A marvellous traveller, Ellen was born to Billy and Biddy Giles, Indigenous people who were local to the Georges River in the 1860s. Their married life – and, apparently, enjoyed easy interaction with white settlers. This positive contact seemed to have cascaded down to Ellen in the way she lived her life and started new communities in NSW. Her parents’ life is described by Goodall and Cadzow:
After Biddy married Billy Giles in the 1860s, they lived on the western bank of Mill Creek, close to its junction with the Georges River, in a farmhouse built earlier by Dr Alexander Cuthill.” By the middle years of the decade, Bi lly and Biddy had become well known for offering hospitallty and local knowledge to white travellers and adventurers on what was then the undeveloped southern side of the river. It is through the reminiscences of those travellers, written many years afterwards, that a rare window is opened on a world of interaction between white and black in Syd ney’s river bordedands. However imperfectly, they show how Aboriginal people lived on and moved frequently across their country, by river and by land. They mixed with an extraordinarily varied network of Europeans who went llving outside the conventional social bounda ries of the small colonial world of Sydney.
Ellen was born and raised in her father’s country around the Five Islands by Wollongong. But she moved to the the Georges River – her mother’s country – with her parents as an adolescent. An adventurer herself, she seemed to move freely up to La Perouse and all the way to the Victorian border at Maloga. There she met Hugh Anderson, a Goulburn River man, who had joined the Christian mission started by Daniel and Janet Matthews. They were married in 1882. But a year or two later, they were moved to Cummeragunja, a station owned by the NSW Aboriginal Protection Board. However, the Andersons were not convinced this move to government control was anything like progress. He wrote to the Riverine Herald in 1889:
When we lived at Maloga we were better cared for … Mrs Matthews did her best for the sick but it is not so here on this station … We have been treated very badly … there is no nourishing food for t he sick, only bread, meat, tea and dirty black sugar. All hands have stopped working at the station, for we cannot work any longer on a place where we are not treated right…
To the minds of Goodall and Cadzow, the Anderson’s had the same “link between Christianity and assertive, practical egalitarianism” as the schoolteacher at Cummeragunja, Thomas James.
Never deterred by setbacks, Ellen and Hugh kept moving around her country. To Kangaroo Valley in 1890, to the Shoalhaven in later years, and even to Minnamurra in 1896, from where Ellen saw her brother in law, Mickey Johnson, named King of the Illawarra at the Wollongong Show.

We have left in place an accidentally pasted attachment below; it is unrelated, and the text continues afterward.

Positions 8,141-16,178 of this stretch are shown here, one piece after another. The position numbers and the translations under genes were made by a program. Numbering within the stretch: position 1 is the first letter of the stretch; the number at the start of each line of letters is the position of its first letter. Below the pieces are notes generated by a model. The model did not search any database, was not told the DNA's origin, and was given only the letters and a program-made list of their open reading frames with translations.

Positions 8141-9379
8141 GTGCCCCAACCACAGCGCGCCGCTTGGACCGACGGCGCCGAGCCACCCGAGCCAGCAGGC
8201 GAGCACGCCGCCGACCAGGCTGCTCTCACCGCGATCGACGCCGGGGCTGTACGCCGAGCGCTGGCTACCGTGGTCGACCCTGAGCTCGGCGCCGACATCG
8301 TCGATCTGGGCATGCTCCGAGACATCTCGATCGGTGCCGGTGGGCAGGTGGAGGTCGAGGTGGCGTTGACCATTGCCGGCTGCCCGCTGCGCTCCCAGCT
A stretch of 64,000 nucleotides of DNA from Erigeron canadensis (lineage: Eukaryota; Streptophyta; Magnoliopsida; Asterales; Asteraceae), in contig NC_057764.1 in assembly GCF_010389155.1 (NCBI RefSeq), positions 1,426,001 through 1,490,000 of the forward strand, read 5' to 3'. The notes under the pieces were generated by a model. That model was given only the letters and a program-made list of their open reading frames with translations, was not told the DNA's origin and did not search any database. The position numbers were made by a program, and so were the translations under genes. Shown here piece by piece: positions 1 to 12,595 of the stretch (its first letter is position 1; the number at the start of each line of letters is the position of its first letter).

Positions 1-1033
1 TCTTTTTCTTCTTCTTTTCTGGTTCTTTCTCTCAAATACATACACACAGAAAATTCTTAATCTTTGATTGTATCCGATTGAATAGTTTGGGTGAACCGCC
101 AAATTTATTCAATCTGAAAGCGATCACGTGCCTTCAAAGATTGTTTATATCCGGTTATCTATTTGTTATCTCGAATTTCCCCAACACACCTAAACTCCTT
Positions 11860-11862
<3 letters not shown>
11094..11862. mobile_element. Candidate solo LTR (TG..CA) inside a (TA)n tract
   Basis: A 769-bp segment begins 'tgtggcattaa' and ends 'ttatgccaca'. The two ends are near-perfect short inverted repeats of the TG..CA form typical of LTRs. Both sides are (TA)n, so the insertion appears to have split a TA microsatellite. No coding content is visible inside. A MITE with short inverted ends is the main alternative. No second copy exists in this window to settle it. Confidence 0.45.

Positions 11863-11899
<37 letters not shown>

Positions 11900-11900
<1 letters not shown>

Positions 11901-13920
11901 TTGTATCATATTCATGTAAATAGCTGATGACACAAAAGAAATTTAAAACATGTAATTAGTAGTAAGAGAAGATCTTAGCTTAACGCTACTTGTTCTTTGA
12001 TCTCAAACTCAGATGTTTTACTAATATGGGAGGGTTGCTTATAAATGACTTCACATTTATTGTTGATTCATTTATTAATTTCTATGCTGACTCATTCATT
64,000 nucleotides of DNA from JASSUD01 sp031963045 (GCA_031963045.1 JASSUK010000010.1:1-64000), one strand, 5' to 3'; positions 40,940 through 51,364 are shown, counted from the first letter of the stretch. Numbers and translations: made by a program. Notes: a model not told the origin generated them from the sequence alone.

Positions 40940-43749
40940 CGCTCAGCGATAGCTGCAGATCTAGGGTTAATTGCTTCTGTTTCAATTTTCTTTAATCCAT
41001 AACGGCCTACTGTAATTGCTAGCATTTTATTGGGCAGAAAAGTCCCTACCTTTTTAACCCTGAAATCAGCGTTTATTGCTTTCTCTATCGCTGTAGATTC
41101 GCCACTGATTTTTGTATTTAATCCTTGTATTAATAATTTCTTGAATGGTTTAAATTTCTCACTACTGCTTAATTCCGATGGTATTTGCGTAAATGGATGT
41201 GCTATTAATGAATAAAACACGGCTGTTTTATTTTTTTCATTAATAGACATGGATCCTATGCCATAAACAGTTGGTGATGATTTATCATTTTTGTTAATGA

Frequently, the family used their network of Christian communities. Either independent missions, such as Maloga, but also AIM missions such as the one at La Perouse.
But, at last, their travels took them and the children back to the Georges River. Here, she gave leadership to the community as they established themselves at Salt Pan Creek. They were also happy to receive frequent visits and practical help from AIM missionaries. Here they were joined by William Rowley and his wife. This proved to be a very productive partnership. In fishing, oyster farming and wildflower gathering – of waratahs, boronias and Christmas bush. These were sold by their sons in Sydney markets.
The community thrived. And many joined. Tom Williams came down from Coonable and married the Anderson’s daughter, Dolly.
Ellen and Hugh Anderson’s home was a spiritual centre for the community on the edge of Peakhurst. From their home, missionaries came to visit and conduct services. It was a group that was providing for themselves, running their own church, own business, and own land. Ellen Anderson would later her father saying many times that he would not live on a Protection Board mission station like La Perouse under any circumstances. He would rather live in a bag hut than have a Manager standing over them. 1
Salt Pan Creek became a centre to preserve Aboriginal identity, to form an economic base of fishing and agriculture, but also to live in Christian community:
…traditional knowledge was only one part of their lives : Christianity formed another, although related, part. Ellen and Hugh in particular kept in close contact with the elements of Christian missions which had fostered militancy and activism. In this the AIM was in close accord with the trad it ions of Thomas James and Daniel Matthews. So it was to be both the tradi tional and the contemporary connections which were important in the next episode of their lives. 2
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